Posts Tagged ‘Microsoft’

Enabling vCenter Server 5.0 Database Monitoring

September 27th, 2011

I stumbled across this while rummaging through the vSphere 5.0 Installation and Setup document.  Page 183 contains a small section (new in vSphere 5.0) which describes a process to enable database monitoring for Microsoft SQL Server (surrounding pages discuss enabling the same for other supported database platforms).  The SQL script provided in the documentation contains an error on the first line but I was able to adjust that and run it on the SQL 2008 R2 server in the lab.  Following is the script I ran:

use master
go
grant VIEW SERVER STATE to vcenter
go

Once access has been granted, vCenter will collect certain SQL Server health statistics and store them in the rotating vCenter profile log located by default at C:\ProgramData\VMware\VMware VirtualCenter\Logs\vpxd-profiler-xx.log.  These metrics were taken from my vCenter Server log file and serve as an example of what is being collected from the SQL Server by the vCenter Server:

–> <dbMonitoring>
–> DbMonitoring/Counter/Storage: Manually extensible data files/Unit/count/Range Type/range/RangeMin/0/RangeMax/0/Timestamp/2011-09-27T18:00:01.79Z/Value/0
–> DbMonitoring/Counter/Memory:Database pages/Unit/timesIncrease/Range Type/range/RangeMin/0/RangeMax/3/Timestamp/1970-01-01T00:00:00Z/Value/N/A
–> DbMonitoring/Counter/Storage: Peak data file storage utilization/Unit/percent/Range Type/range/RangeMin/60559224/RangeMax/90/Timestamp/2011-09-27T18:00:01.802999Z/Value/0
–> DbMonitoring/Counter/Memory:Availaable/Unit/kiloBytes/Range Type/range/RangeMin/5120/RangeMax/60559416/Timestamp/1970-01-01T00:00:00Z/Value/N/A
–> DbMonitoring/Counter/Memory:Page Life Expectancy/Unit/seconds/Range Type/range/RangeMin/300/RangeMax/60559416/Timestamp/1970-01-01T00:00:00Z/Value/N/A
–> DbMonitoring/Counter/IO:Log growths/Unit/timesIncrease/Range Type/range/RangeMin/0/RangeMax/3/Timestamp/1970-01-01T00:00:00Z/Value/N/A
–> DbMonitoring/Counter/CPU:Usage/Unit/percent/Range Type/range/RangeMin/0/RangeMax/80/Timestamp/2011-09-27T18:00:01.75Z/Value/44
–> DbMonitoring/Counter/Memory:Buffer cache hit ratio/Unit/percent/Range Type/range/RangeMin/90/RangeMax/100/Timestamp/1970-01-01T00:00:00Z/Value/N/A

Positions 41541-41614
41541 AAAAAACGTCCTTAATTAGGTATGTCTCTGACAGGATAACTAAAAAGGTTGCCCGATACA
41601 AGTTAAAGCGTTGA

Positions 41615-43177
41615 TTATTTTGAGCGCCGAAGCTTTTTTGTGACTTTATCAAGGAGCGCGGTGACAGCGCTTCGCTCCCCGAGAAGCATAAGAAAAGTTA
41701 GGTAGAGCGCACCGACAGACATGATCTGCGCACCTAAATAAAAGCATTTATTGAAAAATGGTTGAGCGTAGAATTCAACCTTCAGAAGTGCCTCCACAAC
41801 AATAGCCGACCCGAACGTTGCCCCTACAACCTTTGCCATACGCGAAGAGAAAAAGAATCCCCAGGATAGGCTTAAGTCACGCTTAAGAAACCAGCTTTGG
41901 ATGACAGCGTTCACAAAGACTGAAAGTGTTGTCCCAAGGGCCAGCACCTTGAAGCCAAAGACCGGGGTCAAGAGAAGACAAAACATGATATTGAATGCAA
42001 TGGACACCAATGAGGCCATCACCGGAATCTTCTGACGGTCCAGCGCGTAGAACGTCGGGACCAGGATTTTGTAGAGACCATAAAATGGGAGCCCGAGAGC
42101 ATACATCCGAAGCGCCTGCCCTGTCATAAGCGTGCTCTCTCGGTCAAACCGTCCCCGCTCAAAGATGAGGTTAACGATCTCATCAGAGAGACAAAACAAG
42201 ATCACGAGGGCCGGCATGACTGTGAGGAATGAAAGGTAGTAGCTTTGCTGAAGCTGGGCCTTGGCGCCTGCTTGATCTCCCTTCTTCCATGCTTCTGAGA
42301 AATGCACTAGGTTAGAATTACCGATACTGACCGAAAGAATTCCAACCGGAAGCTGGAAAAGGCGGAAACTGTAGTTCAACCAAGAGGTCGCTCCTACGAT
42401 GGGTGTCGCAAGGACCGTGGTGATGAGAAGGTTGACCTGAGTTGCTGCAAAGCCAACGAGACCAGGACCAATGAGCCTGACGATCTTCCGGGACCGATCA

–> DbMonitoring/Counter/General:User Connections/Unit/count/Range Type/range/RangeMin/255/RangeMax/60559416/Timestamp/1970-01-01T00:00:00Z/Value/N/A
–> </dbMonitoring>

Per VMware’s documentation:

vCenter Server Database Monitoring captures metrics that enable the administrator to assess the status and health of the database server. Enabling Database Monitoring helps the administrator prevent vCenter downtime because of a lack of resources for the database server. Database Monitoring for vCenter Server enables administrators to monitor the database server CPU, memory, I/O, data storage, and other environment factors for stress conditions. Statistics are stored in the vCenter Server Profile Logs. You can enable Database Monitoring for a user before or after you install vCenter Server. You can also perform this procedure while vCenter Server is running.

One thing that I noticed is that these metrics were being collected in the vCenter log files prior to running the enabling script.  I’m not sure if this is because vCenter already had the required permissions to the master database (I use SQL authentication and I didn’t explicitly grant this), or perhaps this is enabled by default in the vCenter installation routine when the database prepare script runs.

The instructions provide plenty of context but are are fairly brief and don’t identify next steps or how to harvest the collected metrics.  Perhaps the vCenter Service Health agent monitors the profile log and will alarm through vCenter.  If not, then I view this as a monitoring framework VMware provides which can tailored for specific environments.  Thresholds could be defined which trigger alerts proactively before dangers or an outage occurs.  Admittedly I’m not a DBA.  With what’s provided, I’m not sure if this provides much value above and beyond native monitoring and alerting provided by SQL Server and Perfmon.

The 9/11 Post

September 10th, 2011

Snagit CaptureMy memory isn’t what it used to be but there are a few experiences in the past which remain clear in my mind.  The first time I met the person who would eventually become my wife. The birth of my daughter. The first time I saw VMware ESXi at a Minneapolis VMUG meeting.  September 10th, 2001 and of course what followed the next morning.  A lot of people have a 9/11 story.  I have mine.  Tomorrow being the 10 year anniversary, I’ll share it here as requested.

In 2001 I worked as a Systems Engineer for a large bank based out of Minneapolis, MN.  One of our datacenters was located in Columbia, MD which is situated between Baltimore, MD and Washington D.C.  We were re-IP’ing the datacenter the weekend before 9/11 so I had spent the prior week on site making the final preparations for the long weekend ahead which I would also be involved in.